We should celebrate to an extent where schools have adopted ‘systematic’ phonics programmes/provision because this is much better than ‘whole language’ or ‘whole word’ or ‘multi-cueing reading strategies’. Sadly, however, the reading wars are not over in some countries and contexts. How can this be? It’s even the case in the UK where the Department for Education in England has genuinely looked at established research findings and leading-edge classroom practice – but in other UK countries, this is not yet the case. Arguably, England is world-leading in official guidance and teacher-training. What teachers are trained in, and what children receive, should not be left to chance. I’ve been saying this for decades now – it’s a tragedy.
In England’s context, it is pointless spending a lot of money on ‘research’ of only one or two phonics programmes when there are now so many that have been officially ‘validated’. Although people always refer to research that is ‘gold standard’ RCT (randomised controlled trials), the most suitable research now would be classroom observations and analysis – TIME ON TASK – what is the daily experience of each and every child? I will not stop repeating this message.
And I am an advocate of an objective, national phonics screening check to provide a snapshot of effectiveness. But what about spelling and handwriting?
But, back to why I have raised types of phonics programmes and approaches as a topic – because I object to the enthusiasm of ‘speech to print’ advocates implying or stating that other phonics programmes and approaches are not good or not as good. Because we don’t truly know what the full extent of differences amount to, and we don’t really know what this means for children’s outcomes.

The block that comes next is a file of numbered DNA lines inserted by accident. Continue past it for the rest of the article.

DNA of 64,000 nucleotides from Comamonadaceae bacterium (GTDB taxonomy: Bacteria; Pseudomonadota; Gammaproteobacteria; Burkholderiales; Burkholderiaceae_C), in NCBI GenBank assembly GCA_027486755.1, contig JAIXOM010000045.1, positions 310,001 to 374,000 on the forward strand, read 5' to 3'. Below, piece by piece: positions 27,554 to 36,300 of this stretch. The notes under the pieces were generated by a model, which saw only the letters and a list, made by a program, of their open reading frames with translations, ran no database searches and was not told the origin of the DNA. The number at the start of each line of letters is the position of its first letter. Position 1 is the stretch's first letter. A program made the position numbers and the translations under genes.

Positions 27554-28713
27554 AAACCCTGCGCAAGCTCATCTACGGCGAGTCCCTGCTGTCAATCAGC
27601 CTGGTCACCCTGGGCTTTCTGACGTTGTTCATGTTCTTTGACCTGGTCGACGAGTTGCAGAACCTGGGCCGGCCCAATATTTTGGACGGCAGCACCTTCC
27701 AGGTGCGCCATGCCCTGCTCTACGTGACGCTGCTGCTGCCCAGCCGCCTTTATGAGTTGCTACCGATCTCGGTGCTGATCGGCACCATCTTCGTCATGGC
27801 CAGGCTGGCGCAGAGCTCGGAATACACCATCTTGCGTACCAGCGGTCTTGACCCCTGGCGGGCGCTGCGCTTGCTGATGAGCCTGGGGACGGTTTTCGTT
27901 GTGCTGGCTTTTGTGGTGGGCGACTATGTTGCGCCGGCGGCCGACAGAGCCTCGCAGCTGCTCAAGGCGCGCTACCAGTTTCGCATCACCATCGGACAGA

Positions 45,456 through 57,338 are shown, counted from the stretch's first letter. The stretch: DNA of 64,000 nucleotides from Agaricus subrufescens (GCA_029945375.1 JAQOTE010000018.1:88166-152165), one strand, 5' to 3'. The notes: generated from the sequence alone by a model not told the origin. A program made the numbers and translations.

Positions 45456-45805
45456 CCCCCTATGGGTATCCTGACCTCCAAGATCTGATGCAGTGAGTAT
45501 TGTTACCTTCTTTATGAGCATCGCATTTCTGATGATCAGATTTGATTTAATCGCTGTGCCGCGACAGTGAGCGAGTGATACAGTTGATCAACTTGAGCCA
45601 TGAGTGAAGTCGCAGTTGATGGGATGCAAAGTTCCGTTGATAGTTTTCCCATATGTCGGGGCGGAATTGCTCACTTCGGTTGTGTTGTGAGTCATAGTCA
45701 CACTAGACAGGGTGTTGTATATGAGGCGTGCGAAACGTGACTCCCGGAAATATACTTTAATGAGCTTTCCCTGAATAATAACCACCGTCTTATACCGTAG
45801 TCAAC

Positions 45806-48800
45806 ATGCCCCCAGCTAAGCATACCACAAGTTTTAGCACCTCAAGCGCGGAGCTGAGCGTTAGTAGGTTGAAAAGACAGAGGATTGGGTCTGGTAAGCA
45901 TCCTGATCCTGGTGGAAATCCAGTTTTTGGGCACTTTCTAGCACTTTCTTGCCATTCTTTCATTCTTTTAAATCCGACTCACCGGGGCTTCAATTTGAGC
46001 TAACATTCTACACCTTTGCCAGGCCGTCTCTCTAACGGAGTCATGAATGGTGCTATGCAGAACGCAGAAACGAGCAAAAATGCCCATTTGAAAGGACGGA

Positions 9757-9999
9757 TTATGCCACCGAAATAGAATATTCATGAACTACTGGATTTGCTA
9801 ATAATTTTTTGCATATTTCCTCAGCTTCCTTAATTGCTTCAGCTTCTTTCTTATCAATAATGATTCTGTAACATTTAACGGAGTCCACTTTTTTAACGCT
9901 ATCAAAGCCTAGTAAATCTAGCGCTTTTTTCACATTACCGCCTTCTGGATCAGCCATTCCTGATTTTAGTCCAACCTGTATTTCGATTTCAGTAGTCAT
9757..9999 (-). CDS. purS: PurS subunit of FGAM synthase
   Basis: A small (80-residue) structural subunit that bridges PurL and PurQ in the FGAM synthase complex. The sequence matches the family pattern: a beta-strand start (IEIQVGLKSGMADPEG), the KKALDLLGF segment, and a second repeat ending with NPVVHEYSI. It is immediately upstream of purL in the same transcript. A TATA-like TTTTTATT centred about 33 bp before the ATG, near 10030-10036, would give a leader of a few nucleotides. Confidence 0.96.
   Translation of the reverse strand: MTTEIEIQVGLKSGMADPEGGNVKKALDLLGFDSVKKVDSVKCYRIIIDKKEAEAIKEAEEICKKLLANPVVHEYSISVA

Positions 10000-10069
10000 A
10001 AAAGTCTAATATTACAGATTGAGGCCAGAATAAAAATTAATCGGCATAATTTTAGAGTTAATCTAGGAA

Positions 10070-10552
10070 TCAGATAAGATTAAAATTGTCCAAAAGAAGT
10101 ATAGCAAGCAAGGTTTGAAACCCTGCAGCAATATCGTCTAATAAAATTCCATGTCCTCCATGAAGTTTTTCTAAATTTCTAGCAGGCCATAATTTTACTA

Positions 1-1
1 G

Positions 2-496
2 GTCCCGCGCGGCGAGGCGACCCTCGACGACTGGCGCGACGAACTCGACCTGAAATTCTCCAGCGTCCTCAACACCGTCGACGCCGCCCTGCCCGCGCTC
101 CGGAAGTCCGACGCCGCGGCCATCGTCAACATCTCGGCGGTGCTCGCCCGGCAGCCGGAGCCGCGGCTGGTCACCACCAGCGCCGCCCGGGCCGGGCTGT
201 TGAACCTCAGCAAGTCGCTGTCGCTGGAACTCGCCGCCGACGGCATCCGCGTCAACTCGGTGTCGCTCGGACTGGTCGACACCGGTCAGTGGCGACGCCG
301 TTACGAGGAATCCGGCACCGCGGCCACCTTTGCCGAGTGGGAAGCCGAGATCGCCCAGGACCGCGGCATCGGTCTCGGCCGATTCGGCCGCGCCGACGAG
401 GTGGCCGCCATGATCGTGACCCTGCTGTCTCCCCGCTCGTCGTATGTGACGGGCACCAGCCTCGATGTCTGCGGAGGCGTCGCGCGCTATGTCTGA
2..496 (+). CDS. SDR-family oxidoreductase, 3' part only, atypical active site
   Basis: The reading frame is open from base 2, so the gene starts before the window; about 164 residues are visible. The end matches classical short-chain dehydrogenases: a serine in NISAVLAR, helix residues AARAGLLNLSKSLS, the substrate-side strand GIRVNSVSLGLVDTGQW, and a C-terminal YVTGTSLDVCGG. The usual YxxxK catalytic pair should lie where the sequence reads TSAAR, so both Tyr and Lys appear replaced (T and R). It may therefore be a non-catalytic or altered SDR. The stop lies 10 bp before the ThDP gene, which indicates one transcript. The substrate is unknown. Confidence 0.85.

Finally, when I have been invited to join a Facebook group ‘Speech 2 Print’, and raised various points of clarity and questions, the thread was shut down even when other contributors said they were really enjoying the discussion; and when another lady tried to describe her personal experiences of what Professor Diane McGuinness actually said or believed, she was fully banned. It has not been possible to share discussions with ‘speech to print’ advocates. They are so adamant that what they propose and prefer is ‘the’ gold standard.
And in other Facebook groups described as something akin to the ‘Science of Reading’, more often than not any association with ‘commercial’ programmes is not permitted so someone like me with a wealth of experience is left out of the discussions or seen in a negative light. So the very people who have seen the need for supportive bodies of work for phonics provision and put in the hard graft of creating the materials and guidance, and trialled the usefulness in the classroom, and trained teachers for years, are not necessarily welcomed or appreciated. Dearie me.
By the way, I promote a specific approach of ‘Two-pronged systematic AND incidental phonics provision‘ for reading and spelling – and the overview Alphabetic Code Chart is ‘ever-present’. This is above and beyond a systematic approach only! I believe it is the best way forwards but who is interested in that….?
Perhaps I should be thinking of yet another ‘label’ to describe what I advocate?
Here is a post at the UK Reading Reform Foundation about this topic: